Many of these goals were achieved during my administration. The Regional Colloquium was followed by another important forum – a high-level side event in the margins of the United Nations General Assembly 66th Session in September 2011.
A key outcome of this event was the signing by all co-sponsors of a joint declaration with concrete recommendations on ways to advance women’s political participation.
From this a tough call was made for increasing women’s political participation and decision-making across the world. These two events are significant in that they provided a blueprint for action for women in the region.
THE CASE OF TRINIDAD AND TOBAGO
Trinidad and Tobago has made some strides in ensuring that women are given the opportunity to participate in the democratic process, and within the Caribbean, the percentage of participation by women in the Parliament is higher than the regional average – currently 31% in the House of Representatives, and 32.3% in the Senate or Upper House.
In fact, we currently have a woman Speaker of the House of Representatives and a woman President of the Senate, which are the fourth and fifth highest offices in Trinidad and Tobago.
It is my hope that young women in Trinidad and Tobago will look to women leaders such as the Speaker, the Senate President, Members of Parliament, local government councillors and alderwomen for inspiration and motivation to enter politics.
I have seen some encouraging signs that more women are putting themselves forward as candidates, for example in the recently concluded local government elections in Trinidad, where 112 women candidates contested.
The political party which I lead – the United National Congress (UNC) put forward the highest number, 56, while the People’s National Movement (PNM) put forward 44, and ten women were from other parties.
It is heartening to see more women – and many of these are young women – showing interest in taking a leadership role in their communities.
At this point, I will speak briefly on some of the work that was done during my tenure as Prime Minister to advance the participation of women in politics.
My vision has always been one of a better quality and standard of living for every person. It was my goal to ensure that every citizen, male and female, was given equal opportunity.
During my term we advanced our commitment to the elimination of all forms of discrimination against women by promoting gender equity enforced by Equal Opportunity legislation.
A Ministry of Gender, Youth and Child Development was established in 2012, which was mandated to advance the national agenda on gender equality; informing public officers on gender responsive budgeting, and ensuring that our children are nurtured and protected.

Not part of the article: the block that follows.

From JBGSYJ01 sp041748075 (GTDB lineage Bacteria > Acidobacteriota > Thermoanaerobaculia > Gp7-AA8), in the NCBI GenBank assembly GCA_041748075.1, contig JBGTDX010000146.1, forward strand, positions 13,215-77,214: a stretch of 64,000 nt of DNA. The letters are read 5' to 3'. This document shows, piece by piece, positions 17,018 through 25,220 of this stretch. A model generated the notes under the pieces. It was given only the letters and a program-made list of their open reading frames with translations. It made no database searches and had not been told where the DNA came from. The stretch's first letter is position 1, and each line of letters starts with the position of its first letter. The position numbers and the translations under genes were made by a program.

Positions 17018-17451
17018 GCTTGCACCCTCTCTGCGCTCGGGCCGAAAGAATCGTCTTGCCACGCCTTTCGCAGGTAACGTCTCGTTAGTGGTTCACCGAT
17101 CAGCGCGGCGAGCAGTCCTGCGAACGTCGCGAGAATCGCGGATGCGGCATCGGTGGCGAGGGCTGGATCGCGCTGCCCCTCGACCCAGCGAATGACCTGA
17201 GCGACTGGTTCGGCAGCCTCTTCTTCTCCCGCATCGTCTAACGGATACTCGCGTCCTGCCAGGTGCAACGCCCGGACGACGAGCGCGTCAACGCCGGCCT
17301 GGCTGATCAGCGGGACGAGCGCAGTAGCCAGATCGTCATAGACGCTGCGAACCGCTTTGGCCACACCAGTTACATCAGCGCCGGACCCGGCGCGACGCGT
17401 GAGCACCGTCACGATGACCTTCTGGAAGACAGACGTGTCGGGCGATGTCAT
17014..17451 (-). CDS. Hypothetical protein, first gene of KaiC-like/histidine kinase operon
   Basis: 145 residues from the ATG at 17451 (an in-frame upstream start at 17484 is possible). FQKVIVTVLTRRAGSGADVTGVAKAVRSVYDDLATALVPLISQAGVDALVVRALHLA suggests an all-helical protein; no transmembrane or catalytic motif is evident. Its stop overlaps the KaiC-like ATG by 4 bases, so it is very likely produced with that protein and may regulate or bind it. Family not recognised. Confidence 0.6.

A draft National Gender Policy was developed to provide a wide-ranging framework for advancing equality between men and women in Trinidad & Tobago.
Among the issues outlined in that policy were transformational leadership and governance, education and human capital, domestic and family life, and health.
As you can see, there was some progress over the period 2010-2015, but the work must go on.
I continue to challenge our women and girls to take on the responsibility of becoming leaders in their communities, to work towards the further national development.
THE ROLE OF EDUCATION
Prior to entering politics, I was an educator, and from that experience as well as my service as a Minister of Education, I have learned that education is the most potent form of empowerment.
Through education, women and girls are given the opportunities to stand and compete as equal partners with men in private and public spheres of life and decision making.
During my tenure we were able to advance:
· The goal of universal pre-school education by 2015;
· Ownership of laptop computers by all children in the 5-year secondary school system;
· A vast expansion of tertiary, technical and vocational training; and
· Extensive development work delivering ICT access to remote, rural communities.
In order for women to take up leadership roles and effectively participate in the democratic process, they must be equipped with the necessary skills.
In this regard, mentorship and leadership programmes offered by non-governmental organizations (NGOs) have empowered potential women leaders with the tools for success, and such initiatives must be commended and sustained.
I strongly affirm that the voices of our women must be heard to ensure proper representation and a strengthened democracy.
There is no doubt that changes in attitudes, cultural beliefs and behaviours are needed, in order for increased participation by women in politics to be facilitated.
It involves awareness-raising, education, training and capacity building programmes, and the promotion of gender equality and equity in all policies.
Women can take a leadership role in the eradication of poverty, hunger and disease; the promotion of sustainable development; the full realization of human rights and the achievement and maintenance of international peace and security.
As I conclude, I leave you with the words of President of Chile Michelle Bachelet, who said,
“When one woman is a leader, it changes her. When more women are leaders, it changes politics and policies.”
We cannot and should not underestimate our role as women in society. It is time for women to become emboldened, to embrace greater leadership roles in their communities, to face the challenges head-on and stake our claim in the political arena.
We must grasp the reins of power with confidence, trusting in our ability to succeed.
KAMLA PERSAD-BISSESSAR IN LONDON ON THURSDAY